Giving Care to Others
Neighbor Care: I rolled the shopping cart up and down the grocery store aisles, placing items in the cart or the tote balanced between the folded-out baby seat and the handle bar. In my hand, two shopping lists: one for us, the other for our neighbor.
“In everything I did, I showed you that by this kind of hard work we must help the weak, remembering the words the Lord Jesus himself said: ‘It is more blessed to give than to receive.’” Acts 20:35
In the past several months, Keith and I have been blessed to be able to care for our neighbors. Shopping or driving them to the grocery store, picking up mail and prescriptions, staying in closer touch as they recover from various misfortunes. We might miss opportunities to befriend strangers but tend to be openhanded with neighbors, as they are with us.
“Openhandedness and openheartedness act like newborn twins, who thrive when connected,” writes my fellow Perennial Gen contributor and author Afton Rorvik in Living Connected: An Introvert’s Guide to Friendship. In the past few weeks, I’ve had the honor of reading an advance copy and serving on Afton’s launch team. Her book releases on October 5th.
Most of us like being on the giving end of care, but recently I’ve been wondering.
What about being a good receiver?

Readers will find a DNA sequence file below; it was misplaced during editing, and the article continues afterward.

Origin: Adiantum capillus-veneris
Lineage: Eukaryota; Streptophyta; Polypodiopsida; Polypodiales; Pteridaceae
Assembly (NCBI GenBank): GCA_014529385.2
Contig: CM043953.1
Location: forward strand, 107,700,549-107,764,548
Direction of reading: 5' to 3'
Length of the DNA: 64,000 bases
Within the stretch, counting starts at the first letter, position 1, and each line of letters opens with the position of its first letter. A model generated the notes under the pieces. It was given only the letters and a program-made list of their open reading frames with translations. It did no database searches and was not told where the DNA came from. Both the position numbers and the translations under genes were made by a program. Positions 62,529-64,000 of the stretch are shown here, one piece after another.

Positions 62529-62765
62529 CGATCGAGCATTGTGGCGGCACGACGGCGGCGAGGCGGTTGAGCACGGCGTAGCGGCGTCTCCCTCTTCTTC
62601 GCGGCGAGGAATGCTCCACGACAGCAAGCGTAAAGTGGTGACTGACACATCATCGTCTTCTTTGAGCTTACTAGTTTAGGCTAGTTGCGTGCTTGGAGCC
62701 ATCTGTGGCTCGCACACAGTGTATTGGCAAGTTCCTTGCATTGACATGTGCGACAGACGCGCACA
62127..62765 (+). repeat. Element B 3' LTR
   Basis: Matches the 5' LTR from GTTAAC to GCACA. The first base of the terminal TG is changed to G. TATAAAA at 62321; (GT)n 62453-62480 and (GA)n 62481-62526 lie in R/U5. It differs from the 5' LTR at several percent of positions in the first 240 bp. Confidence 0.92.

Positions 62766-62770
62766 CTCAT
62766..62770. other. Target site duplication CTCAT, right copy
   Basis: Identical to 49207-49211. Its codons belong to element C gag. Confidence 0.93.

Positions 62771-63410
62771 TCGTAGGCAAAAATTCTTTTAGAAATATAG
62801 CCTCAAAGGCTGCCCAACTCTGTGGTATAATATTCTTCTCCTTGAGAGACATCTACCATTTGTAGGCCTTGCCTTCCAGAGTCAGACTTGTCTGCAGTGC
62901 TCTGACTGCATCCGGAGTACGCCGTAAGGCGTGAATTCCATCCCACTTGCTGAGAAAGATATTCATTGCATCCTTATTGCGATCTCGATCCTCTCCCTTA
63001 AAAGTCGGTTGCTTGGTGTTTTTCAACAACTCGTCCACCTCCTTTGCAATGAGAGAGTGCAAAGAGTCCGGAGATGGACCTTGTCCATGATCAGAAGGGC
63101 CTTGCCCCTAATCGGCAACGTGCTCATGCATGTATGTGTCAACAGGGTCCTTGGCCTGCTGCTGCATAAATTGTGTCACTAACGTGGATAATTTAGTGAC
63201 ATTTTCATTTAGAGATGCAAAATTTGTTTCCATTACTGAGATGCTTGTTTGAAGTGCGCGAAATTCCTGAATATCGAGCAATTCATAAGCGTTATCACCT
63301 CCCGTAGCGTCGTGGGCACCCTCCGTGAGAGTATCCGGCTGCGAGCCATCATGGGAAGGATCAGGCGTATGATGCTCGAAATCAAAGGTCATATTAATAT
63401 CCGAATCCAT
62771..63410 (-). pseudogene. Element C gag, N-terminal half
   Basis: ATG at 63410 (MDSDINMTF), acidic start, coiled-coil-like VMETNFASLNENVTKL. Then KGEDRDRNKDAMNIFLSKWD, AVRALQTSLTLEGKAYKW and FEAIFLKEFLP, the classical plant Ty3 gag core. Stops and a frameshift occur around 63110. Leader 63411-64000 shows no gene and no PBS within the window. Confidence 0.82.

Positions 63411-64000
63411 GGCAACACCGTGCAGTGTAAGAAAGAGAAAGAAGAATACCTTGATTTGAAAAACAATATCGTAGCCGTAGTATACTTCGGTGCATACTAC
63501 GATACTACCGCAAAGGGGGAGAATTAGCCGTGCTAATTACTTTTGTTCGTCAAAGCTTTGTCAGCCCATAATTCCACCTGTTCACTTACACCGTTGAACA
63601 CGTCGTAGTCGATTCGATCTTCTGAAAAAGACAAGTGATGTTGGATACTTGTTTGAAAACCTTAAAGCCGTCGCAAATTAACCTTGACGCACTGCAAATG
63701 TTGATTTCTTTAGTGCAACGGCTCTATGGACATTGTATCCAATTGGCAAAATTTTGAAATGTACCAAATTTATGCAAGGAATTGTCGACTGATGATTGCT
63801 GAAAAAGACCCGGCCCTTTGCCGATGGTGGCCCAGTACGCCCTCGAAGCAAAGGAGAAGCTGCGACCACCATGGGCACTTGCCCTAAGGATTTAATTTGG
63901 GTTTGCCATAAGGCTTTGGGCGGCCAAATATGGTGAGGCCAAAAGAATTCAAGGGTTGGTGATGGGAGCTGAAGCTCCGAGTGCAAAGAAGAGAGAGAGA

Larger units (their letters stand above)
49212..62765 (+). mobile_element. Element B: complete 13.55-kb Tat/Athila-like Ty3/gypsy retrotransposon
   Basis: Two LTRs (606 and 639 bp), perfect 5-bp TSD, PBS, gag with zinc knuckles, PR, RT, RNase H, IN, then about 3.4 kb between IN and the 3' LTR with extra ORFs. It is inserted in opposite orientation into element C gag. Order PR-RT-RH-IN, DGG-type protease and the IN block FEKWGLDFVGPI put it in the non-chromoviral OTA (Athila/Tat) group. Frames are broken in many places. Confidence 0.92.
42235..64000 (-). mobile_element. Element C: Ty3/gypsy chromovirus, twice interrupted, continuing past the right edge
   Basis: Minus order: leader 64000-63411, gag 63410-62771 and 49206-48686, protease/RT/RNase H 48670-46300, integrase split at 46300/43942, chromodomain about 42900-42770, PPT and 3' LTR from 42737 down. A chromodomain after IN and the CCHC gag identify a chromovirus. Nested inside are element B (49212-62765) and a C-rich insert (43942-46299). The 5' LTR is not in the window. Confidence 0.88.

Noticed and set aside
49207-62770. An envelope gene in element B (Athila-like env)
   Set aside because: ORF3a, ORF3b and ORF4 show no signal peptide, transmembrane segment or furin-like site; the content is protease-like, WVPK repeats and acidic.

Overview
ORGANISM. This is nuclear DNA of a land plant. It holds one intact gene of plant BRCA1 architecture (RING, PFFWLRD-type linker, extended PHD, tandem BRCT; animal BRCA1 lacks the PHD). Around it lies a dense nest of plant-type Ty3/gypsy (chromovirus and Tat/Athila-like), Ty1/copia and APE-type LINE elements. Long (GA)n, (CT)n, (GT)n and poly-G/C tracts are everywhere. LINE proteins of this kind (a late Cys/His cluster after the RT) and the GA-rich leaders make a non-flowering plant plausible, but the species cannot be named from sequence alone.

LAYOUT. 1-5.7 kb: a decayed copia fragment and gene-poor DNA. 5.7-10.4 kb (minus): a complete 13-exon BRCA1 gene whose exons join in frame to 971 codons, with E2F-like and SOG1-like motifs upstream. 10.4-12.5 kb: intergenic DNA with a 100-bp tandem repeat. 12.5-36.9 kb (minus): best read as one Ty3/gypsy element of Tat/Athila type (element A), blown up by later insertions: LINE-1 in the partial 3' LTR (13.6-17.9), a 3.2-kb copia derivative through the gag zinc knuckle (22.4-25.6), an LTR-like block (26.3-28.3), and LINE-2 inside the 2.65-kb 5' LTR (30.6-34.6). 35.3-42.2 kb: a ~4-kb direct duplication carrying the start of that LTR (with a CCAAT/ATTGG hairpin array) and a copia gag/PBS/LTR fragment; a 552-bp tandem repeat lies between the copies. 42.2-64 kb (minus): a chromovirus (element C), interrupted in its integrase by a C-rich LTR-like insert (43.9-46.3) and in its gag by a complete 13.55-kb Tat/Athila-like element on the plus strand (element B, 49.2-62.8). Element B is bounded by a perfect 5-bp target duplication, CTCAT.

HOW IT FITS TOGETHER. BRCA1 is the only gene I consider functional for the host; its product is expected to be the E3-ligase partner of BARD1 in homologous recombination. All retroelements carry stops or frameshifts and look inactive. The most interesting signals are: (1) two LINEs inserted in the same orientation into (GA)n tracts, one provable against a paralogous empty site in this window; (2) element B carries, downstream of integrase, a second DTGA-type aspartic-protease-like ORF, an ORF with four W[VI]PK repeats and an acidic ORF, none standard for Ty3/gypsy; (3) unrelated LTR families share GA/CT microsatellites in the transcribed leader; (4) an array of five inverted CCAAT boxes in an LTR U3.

Receiving Care from Others
Afton: “We cannot assume that if we want friends, we just have to do more, give more. We must also learn to accept the gracious gifts others offer us.”
Jesus often received hospitality, and gifts. Six days before the Passover, Jesus came to Bethany, where Lazarus lived, whom Jesus had raised from the dead. Here a dinner was given in Jesus’ honor. Martha served, while Lazarus was among those reclining at the table with him. Then Mary took about a pint of pure nard, an expensive perfume; she poured it on Jesus’ feet and wiped his feet with her hair. And the house was filled with the fragrance of the perfume. John 12:1-3
There’s intimacy in this story—and vulnerability. When in need, we are especially vulnerable. Depending on others for help is not a bad thing. As my colleague Afton writes, “…living openhanded… means we must not hug our own need to ourselves, hiding it from others. We must let others step into our pain and need and then cheerfully and gratefully accept their generous offers of help.”
We must not take opportunities to help us away from others.
Taking Care of Ourselves
We also must not interfere with others’ opportunities to take care of themselves. Afton: “Let’s face it, we like to rescue. We like to fix. We like to take on the role of hero. But if we step in and mount a rescue with our generosity, we just might deprive a friend of the satisfaction of succeeding on his or her own. Great growth and strength come from struggle.”
Jesus commanded us to love our neighbors as ourselves. This means giving and receiving AND taking care of ourselves as Jesus did. One of the ways he took care of himself was to withdraw from everyone for spiritual refueling time alone as here: After dismissing the crowds, he went up on the mountain by himself to pray. Well into the night, he was there alone. Matthew 14:23 And here: But the news about him spread even more, and large crowds would come together to hear him and to be healed of their sicknesses. Yet he often withdrew to deserted places and prayed. (Luke 5:15-16)
So, this is my prayer for today: Lord, may I be a gracious care giver, a grateful care receiver, and take good care of myself.
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